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Pakistan’s Supreme Court has directed the government to take a decision on the Gilgit-Baltistan legal and constitutional status. But, as Pakistan governs it directly without any claim, it is now in a spot over it

By Pushp Saraf

Recently, a seven-judge bench of the Supreme Court of Pakistan headed by proactive Chief Justice Mian Saqib Nisar brought the issue of the legal and constitutional status of Gilgit-Baltistan back to centrestage. It directed the Pakistan government to take a prompt decision on the recommendations made by a panel headed by Sartaj Aziz, former foreign minister, which reportedly were for granting provisional constitutional status to Gilgit-Baltistan and representation in parliament.

Instead, the Court was informed a month later, on November 15, that another committee, consisting of top ministers and officials, had been set up to “carefully examine the constitutional, administrative and governance reforms for Gilgit-Baltistan”. This seemed to annoy the chief justice who put the government on notice and said that should it fail to follow through on its stated intention, the Court would adjudicate on the matter.

An unnamed “top judge” was quoted as having expressed concern that the formation of the committee meant “that the government wants to send the matter into cold storage”.

For those who know little about this region, on March 26, 1935, the British government took Gilgit on a 60-year lease from Maharaja Hari Singh of J&K in view of its strategic location at the junction of China, Russia and South and Central Asia. After 12 years, as it began relinquishing power, it terminated the lease and restored the area to the Maharaja who made Brig Ghansara Singh governor in charge “of the entire Gilgit territory” on August 1, 1947. The Maharaja opted for accession to India on October 26, 1947. Gilgit thus became a part of India. So did Baltistan which was a constituent of Ladakh wazarat (district) at that time.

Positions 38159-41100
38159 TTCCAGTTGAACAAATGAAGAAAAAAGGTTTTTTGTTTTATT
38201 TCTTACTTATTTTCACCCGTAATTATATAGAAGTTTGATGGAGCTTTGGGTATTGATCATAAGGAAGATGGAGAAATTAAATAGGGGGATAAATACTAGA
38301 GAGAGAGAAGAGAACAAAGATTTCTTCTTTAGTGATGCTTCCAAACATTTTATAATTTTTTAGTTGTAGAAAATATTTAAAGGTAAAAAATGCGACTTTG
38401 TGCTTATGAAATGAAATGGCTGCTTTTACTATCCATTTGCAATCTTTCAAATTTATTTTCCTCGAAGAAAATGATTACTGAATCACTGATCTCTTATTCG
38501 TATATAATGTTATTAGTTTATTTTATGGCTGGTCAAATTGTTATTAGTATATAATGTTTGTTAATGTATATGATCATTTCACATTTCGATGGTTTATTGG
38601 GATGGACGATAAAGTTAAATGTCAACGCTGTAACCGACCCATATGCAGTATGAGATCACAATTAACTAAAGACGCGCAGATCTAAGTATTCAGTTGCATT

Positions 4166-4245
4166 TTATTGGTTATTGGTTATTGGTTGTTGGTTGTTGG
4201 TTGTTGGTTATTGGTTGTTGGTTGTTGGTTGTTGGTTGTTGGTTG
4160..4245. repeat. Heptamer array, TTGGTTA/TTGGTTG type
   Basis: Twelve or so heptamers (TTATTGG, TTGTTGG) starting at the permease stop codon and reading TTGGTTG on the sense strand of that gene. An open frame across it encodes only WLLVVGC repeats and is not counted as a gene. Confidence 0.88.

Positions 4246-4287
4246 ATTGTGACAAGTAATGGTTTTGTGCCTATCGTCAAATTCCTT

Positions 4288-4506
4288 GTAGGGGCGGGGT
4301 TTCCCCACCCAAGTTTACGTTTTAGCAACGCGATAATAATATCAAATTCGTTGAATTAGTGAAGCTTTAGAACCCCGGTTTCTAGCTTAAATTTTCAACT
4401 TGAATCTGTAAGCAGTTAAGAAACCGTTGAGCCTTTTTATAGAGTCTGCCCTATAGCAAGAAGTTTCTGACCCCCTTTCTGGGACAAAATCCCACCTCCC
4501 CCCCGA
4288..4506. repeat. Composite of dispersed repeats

In between, there were dramatic developments. Much to his chagrin, Governor Ghansara Singh faced a mutiny, plotted and executed by a British officer, Major William Brown of the Gilgit Scouts, in connivance with Pakistan. His troops imprisoned the governor and took control of Gilgit and Baltistan and Pakistan began exercising power in the region in November 1947. There was no popular involvement in the entire rebellion. Pakistan, however, describes Gilgit-Baltistan’s accession as voluntary and governs the territory directly.

Though Pakistan knows that its accession theory is a myth, the reality is that it holds an area to which it has no claim. And that explains why it has not been able to define the region’s legal and constitutional status so far. It treats Gilgit-Baltistan as if it is part of the mainstream and yet has kept it out of it, depriving it of popular rule. It runs the territory through a series of  executive orders, the last of which is the Gilgit-Baltistan Order 2018 which has been derisively called the “emperor’s order” as it vests the final authority in almost every matter in Pakistan’s prime minister. The orders have concerned, among other matters, changes in nomenclature—from Gilgit Agency to the Northern Areas to Gilgit-Baltistan.